back Return to Unit One:TR
Day 13 - Tuesday, October 3

In class today we'll:

Connection to course goals: Discussing three essays should touch two of the main goals of CO150 - showing how writing can be used to gain a voice in culture (they chose to write to express their views on advertising) and how important context is to the writing process. They will also be asked to accomplish the latter goal by comparing the contexts of these three essays with their own context in essay 3. The analysis of the visual essays asks students to apply academic skills (cultural analysis and critical thinking) to cultural texts.


  1. WTL: Take about 5 minutes to jot down some thoughts on the following prompt to get us started on discussion…What gender myths do these authors feel advertising portrays? What effect do they feel it has on viewers?(5 min)
  2. Discuss the Lewis, Katz, and Kilbourne essays.

(NOTE: Remember to keep in mind the overall role of reading in this unit when preparing for and leading this discussion. We're not using these essays to gauge their ability to decipher main ideas (hopefully they've mastered that after Unit One). Instead, discussions should focus on trying to introduce students to ways of thinking about the relationship between culture and TV, to questions they'll want to consider in writing the second essay, and toward examples of the type of analysis they'll be doing in Essay 3.)

PART I: Using their WTL's as a starting point, discuss the two essays first just to get a sense of the argument these authors are making and how the students respond to those claims. Some possible discussion questions:

PART II: Now that we've agreed on their main claims and had a chance to respond to those claims, let's take a look more at how these three authors think about culture and the media.

PART III: Okay, we've seen their main arguments and flushed out the relationship these authors describe between culture, media, and the viewer, let's now consider why they wrote their essays.

PART IV: These essays are taking a similar approach to what you're being asked to do in Essay 3. Let's take a minute to compare their contexts with our own before we move on to actually practicing cultural analysis.

This whole discussion should take between 40-45 minutes

Transition: Now let's move more toward preparing for our assignment specifically by practicing cultural analysis of media texts through the Function for Culture approach, as well as moving toward thinking about the function these texts might serve for a viewer (option 2 for Essay 3). This activity will be similar to what you'll eventually be doing with your TV show.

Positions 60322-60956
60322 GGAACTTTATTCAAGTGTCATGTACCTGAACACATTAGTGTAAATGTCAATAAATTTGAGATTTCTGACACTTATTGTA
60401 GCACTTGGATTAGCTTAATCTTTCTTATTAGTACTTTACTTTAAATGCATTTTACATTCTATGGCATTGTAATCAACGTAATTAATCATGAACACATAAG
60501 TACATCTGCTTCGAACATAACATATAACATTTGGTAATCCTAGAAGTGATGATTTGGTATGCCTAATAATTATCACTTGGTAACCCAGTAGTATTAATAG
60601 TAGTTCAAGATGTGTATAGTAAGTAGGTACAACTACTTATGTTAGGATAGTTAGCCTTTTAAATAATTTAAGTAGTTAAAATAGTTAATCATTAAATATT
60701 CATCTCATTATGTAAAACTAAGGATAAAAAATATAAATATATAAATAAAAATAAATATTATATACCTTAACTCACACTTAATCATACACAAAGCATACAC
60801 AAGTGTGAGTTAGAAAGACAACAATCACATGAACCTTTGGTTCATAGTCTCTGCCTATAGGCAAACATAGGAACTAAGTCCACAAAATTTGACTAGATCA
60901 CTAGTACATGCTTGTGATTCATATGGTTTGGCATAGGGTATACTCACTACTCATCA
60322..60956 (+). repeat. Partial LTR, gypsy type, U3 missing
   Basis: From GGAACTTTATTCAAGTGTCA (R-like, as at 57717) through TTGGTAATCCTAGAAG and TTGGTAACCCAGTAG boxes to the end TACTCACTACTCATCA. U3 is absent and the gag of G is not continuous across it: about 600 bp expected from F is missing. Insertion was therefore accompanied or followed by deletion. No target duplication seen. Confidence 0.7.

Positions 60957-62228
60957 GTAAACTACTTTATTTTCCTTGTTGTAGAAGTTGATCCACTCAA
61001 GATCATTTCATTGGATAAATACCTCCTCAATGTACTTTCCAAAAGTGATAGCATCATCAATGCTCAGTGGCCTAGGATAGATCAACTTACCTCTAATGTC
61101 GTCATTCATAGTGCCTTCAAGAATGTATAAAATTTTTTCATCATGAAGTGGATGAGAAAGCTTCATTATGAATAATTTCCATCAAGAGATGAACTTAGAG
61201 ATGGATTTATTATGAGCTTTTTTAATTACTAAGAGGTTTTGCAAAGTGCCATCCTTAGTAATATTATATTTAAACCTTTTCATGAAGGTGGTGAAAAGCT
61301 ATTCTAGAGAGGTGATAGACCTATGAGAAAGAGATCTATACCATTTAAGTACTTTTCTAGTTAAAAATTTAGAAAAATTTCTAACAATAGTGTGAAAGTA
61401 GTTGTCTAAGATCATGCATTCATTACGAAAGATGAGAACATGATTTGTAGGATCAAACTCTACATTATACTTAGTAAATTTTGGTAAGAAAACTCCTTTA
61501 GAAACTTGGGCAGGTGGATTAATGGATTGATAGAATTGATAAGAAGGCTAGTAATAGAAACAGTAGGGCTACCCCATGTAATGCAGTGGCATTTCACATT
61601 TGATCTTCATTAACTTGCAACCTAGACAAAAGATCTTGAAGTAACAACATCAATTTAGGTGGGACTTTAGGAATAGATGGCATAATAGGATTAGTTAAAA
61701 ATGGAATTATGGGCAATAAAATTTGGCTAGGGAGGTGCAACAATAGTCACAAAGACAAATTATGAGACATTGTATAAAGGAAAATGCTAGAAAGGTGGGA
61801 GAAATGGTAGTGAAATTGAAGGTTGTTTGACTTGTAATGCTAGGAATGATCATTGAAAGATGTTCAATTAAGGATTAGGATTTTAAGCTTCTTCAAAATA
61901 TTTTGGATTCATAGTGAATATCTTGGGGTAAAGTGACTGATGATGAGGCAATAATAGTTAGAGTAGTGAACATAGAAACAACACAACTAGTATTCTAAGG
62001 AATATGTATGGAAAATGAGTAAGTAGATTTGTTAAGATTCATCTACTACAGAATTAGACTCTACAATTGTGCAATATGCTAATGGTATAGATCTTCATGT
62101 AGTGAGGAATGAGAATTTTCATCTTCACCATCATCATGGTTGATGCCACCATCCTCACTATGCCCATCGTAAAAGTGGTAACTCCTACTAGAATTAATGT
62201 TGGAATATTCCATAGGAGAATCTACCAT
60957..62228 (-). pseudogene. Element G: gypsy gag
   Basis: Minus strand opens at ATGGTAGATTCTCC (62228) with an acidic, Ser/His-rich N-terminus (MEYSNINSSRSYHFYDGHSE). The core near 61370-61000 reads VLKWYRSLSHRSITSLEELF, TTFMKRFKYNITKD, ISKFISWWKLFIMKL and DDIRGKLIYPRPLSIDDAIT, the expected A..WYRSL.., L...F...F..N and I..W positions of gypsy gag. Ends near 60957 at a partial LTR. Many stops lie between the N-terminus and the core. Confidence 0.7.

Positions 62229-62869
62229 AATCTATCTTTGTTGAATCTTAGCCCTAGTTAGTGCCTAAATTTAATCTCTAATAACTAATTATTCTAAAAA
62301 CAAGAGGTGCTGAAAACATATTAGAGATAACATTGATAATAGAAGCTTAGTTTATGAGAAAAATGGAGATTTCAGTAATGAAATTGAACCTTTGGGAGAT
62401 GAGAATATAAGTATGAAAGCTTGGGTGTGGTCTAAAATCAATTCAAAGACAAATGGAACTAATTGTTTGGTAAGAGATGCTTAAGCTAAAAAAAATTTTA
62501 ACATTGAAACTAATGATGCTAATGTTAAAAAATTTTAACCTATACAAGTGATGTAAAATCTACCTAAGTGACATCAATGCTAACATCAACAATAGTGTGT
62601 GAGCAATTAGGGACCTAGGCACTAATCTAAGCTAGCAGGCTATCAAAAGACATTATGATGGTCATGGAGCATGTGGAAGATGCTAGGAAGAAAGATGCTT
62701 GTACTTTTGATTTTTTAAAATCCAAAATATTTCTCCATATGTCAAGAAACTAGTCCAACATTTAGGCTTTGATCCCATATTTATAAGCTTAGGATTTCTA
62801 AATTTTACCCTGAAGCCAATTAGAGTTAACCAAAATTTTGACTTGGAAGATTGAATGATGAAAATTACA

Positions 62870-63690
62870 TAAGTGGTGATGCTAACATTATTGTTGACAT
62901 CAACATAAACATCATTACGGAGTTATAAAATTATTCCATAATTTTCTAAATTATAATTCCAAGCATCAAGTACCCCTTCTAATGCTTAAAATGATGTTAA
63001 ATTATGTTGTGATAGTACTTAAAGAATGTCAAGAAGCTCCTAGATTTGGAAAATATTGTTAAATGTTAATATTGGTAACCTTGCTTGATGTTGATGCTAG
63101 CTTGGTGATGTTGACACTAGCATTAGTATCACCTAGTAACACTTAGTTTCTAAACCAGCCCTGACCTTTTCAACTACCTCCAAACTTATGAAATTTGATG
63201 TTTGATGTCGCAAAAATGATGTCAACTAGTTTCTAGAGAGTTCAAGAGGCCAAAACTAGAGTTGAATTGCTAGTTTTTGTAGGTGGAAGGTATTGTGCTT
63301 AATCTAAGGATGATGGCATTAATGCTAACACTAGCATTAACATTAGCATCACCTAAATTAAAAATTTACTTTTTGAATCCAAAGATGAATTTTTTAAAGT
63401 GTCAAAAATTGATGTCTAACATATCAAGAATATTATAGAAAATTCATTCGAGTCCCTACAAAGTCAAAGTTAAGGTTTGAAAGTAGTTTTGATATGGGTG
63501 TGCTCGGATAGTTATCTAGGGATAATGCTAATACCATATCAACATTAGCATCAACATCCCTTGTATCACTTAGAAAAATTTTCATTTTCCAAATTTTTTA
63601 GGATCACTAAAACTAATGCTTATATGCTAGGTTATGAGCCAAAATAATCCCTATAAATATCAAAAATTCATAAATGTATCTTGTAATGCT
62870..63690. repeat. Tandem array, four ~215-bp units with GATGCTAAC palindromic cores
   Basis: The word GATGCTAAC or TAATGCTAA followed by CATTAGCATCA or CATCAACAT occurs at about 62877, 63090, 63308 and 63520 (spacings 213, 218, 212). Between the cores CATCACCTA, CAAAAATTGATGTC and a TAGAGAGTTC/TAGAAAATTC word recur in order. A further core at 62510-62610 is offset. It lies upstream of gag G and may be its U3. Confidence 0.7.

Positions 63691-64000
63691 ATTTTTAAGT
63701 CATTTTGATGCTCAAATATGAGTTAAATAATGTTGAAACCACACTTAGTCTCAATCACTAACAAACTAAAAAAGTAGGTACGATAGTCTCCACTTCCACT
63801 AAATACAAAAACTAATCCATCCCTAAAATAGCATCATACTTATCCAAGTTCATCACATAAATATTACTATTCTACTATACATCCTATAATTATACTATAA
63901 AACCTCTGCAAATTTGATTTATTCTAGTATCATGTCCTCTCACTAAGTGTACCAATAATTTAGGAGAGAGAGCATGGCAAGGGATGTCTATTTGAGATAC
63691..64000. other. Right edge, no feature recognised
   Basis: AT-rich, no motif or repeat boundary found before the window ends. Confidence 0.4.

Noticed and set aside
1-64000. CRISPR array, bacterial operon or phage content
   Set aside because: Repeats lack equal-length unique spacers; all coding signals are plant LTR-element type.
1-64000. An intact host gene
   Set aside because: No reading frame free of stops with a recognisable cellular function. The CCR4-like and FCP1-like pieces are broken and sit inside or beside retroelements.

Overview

• Present Myth/Stereotype overhead.
  • - Put the following on an Overhead and explain it to students.

    (5 min)

    4) WTL: Look at the visual essays "It's a Woman Thing" and "Pumped Up." What are the obvious myths you see about gender in these ads? What dominant cultural myths do you think are reinforced or challenged in the images?

    5) Large group discussion of the visual essays focusing on Function for Culture.

    - Discussion questions:

    ***(NOTE: This is the more difficult part of the activity, so be prepared to wander and help these groups get beyond the obvious messages. Some examples of more "hidden" messages:

    (10-15 min)

    Transition: We've looked at how you might analyze these essays through the Function for Culture lens. Now let's consider how you might analyze them from the Function for Viewer perspective.

    1. Large group discussion of visual essays focusing on Function for Viewer.

    - Another goal here is to introduce them to Function with Viewer, which we haven't

    really worked with at all.

    Discussion questions:

    Summary points:

    (15 min)

    IF TIME…

    1. Exercise in determining an audience for their essays.

    (10 min)



    RC: "The Case of Daytime Talk TV", p. 5-12


    A one-page analysis of our context in Essay 3. Consider the following questions:

    • What is different about the audience or context for this essay compared to the previous essays?
    • Based on the context for this assignment, what different purposes might a writer have in producing this kind of text?
    • Why would anyone want to know the effect a show may have on them?
    • What possible "end results" can you envision for this type of analysis? How might you try to affect the show? How might you try to affect the readers of your essay?

    (NOTE: You'll be collecting these homeworks tomorrow to see that students have a good sense of the essay and where they might go with it. Also, when you read these homeworks make a list of any concerns you think you need to address for the whole class.)